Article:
He noted that he "tried to get" Crosby on Face Value, "but he was out on his boat a lot of the time. He was probably out of it, on his boat, is what he was. He said I wouldn’t have liked him then because he wasn’t a very nice person. … What I wanted him to do … was come in and pick out all these strange harmonies – he picks out strange lines that people wouldn’t otherwise think of. That was a very successful partnership.”
If Collins felt positive about the resulting album, he had good reason to. … But Seriously became the second best-selling album of 1989-90, while also being the last No.1 album of the ‘80s and the first of the ‘90s, going on to be certified four times platinum. Lead single “Another Day in Paradise” was Collins’ last of seven U.S. No.1 hits, while “I Wish It Would Rain Down” made No.3, “Something Happened on the Way to Heaven” and “Do You Remember?” got to No.4 and “Hang in Long Enough” reached No.23.
The LP was nominated for four Grammys and won Record of the Year for “Another Day in Paradise,” the second song he’d written about homelessness, following Genesis' 1981 track “Man on the Corner.” He was inspired by a visit to Washington, D.C., where he had seen the contrast between people living rough on the streets and the dignitaries of U.S. politics going about their business.
The message became even more stark to him. “The day I cut the record, I was leaving the cutting room in London, me and [producer] Hugh Padgham," he recalled. "We were walking towards my car, and this lady was sitting on the side of the street with two kids. She said, 'Lend us some money, guy,' and I froze – you know, I almost pretended I didn't hear it, the same as everyone else does. … And as I was carrying on walking, I thought, ‘I’m carrying on walking and she's just asked me.’ … She's got two kids and she hasn't got any money; maybe she hasn't got a home at all, who knows? And here I am, and I've just finished cutting the record, so I've heard it a dozen times and … it's frightening. People like me, and I think everybody's the same, have got to do something.”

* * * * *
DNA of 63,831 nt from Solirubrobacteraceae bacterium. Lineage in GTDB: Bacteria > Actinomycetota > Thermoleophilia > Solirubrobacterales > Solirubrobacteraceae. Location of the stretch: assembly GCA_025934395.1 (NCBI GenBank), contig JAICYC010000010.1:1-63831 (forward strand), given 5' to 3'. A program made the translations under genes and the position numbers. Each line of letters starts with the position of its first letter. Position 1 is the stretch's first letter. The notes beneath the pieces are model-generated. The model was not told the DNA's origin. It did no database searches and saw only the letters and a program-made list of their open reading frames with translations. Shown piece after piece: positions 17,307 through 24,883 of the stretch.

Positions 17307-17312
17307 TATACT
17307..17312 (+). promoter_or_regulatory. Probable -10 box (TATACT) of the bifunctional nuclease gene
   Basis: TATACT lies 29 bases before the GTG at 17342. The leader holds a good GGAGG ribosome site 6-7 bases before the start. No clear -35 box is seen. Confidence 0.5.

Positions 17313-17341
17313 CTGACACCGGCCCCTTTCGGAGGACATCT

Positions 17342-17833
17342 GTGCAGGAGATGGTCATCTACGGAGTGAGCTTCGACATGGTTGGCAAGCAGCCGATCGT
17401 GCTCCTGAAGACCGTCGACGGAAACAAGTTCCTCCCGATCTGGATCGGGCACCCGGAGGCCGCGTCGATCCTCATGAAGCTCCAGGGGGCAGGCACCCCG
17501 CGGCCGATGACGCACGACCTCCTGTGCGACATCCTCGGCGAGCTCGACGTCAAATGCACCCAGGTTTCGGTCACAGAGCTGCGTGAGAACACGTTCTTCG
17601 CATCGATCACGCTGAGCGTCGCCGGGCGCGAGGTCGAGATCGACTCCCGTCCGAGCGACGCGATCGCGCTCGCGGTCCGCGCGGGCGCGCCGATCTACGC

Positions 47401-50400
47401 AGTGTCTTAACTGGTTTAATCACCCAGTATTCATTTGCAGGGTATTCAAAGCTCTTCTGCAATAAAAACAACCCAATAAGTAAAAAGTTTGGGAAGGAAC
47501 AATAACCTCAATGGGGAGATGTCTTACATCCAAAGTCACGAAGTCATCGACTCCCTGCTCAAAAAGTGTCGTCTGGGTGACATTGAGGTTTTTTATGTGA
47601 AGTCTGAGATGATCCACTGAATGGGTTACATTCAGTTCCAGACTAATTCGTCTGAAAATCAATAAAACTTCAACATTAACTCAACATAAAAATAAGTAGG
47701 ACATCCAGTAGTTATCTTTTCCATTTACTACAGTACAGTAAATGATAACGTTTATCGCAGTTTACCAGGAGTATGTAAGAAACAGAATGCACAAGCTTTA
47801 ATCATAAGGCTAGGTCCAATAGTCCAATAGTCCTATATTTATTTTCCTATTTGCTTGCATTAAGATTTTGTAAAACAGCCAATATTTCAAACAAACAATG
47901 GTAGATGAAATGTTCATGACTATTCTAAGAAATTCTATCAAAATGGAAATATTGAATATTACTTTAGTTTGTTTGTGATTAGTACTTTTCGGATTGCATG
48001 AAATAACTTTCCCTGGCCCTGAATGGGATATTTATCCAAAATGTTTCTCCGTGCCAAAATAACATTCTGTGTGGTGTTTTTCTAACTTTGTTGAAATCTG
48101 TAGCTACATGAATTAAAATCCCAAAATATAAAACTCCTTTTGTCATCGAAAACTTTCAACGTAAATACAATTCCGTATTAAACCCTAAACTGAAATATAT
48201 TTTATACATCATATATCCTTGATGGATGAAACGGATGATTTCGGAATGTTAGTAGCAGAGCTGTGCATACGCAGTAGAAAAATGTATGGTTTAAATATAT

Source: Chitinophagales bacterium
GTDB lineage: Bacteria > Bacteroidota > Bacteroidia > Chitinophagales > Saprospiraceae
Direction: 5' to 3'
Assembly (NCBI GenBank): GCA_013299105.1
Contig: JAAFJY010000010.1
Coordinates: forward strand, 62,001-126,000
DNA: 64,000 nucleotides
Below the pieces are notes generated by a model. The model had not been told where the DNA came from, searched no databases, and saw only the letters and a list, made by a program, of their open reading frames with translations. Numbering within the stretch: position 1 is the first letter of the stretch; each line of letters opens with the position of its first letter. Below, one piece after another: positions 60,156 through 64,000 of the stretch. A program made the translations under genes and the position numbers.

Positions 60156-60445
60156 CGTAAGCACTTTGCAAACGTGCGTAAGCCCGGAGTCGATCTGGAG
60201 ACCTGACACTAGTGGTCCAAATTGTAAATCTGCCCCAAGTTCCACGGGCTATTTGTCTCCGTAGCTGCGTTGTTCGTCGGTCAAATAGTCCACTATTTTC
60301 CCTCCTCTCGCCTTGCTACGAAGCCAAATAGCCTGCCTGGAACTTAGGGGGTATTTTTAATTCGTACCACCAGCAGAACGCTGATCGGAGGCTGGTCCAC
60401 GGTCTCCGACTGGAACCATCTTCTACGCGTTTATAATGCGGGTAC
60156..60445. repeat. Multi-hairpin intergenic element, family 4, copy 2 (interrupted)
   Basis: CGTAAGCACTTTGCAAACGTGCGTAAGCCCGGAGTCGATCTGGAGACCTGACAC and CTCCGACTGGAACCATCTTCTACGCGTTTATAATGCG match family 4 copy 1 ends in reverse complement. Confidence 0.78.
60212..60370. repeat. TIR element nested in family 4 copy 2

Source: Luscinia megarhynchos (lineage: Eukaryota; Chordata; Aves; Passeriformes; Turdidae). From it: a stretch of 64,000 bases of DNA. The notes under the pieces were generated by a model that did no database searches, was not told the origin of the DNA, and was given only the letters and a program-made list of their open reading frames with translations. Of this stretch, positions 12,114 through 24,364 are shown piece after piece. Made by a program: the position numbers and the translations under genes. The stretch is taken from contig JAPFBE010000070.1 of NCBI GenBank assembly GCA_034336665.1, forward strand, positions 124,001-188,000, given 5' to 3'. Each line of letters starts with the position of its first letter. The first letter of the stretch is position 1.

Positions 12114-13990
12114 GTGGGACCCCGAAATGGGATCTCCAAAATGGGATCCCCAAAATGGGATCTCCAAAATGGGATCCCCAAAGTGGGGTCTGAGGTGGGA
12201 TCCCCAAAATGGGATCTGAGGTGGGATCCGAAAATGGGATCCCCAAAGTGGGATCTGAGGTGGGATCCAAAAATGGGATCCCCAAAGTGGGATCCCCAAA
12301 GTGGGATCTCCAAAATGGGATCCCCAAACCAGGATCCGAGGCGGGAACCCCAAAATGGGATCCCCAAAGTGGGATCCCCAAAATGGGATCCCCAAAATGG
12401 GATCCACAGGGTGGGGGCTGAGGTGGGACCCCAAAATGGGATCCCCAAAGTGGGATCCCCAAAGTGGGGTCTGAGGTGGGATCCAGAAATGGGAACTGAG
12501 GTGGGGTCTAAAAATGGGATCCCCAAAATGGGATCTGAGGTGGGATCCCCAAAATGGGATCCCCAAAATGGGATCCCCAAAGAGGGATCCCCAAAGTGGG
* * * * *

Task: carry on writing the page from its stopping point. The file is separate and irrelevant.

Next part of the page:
Watch Phil Collins' ‘Another Day in Paradise’ Video
With work completed, Collins described … But Seriously as “the most solid album that I've done since Face Value” and said it was important to change tack because his most recent works – the singles “A Groovy Kind of Love” and “Two Hearts,” taken from the Buster soundtrack – could be seen as him having “gone soft.”
“I did Buster because I loved the story, I loved the script and I wanted to act," he explained. "It was a great vehicle for me, but it was a ‘60s vehicle … it wasn't what Phil Collins would do as a solo artist necessarily. But I feel that people don't see that – they just see it an another Phil Collins single. So, really, I tried on this album to try and haul people in to back to where I actually am, which is a drummer/singer/songwriter … capable of writing songs -- I think, very moving songs. My best songs for a while now are on this album.”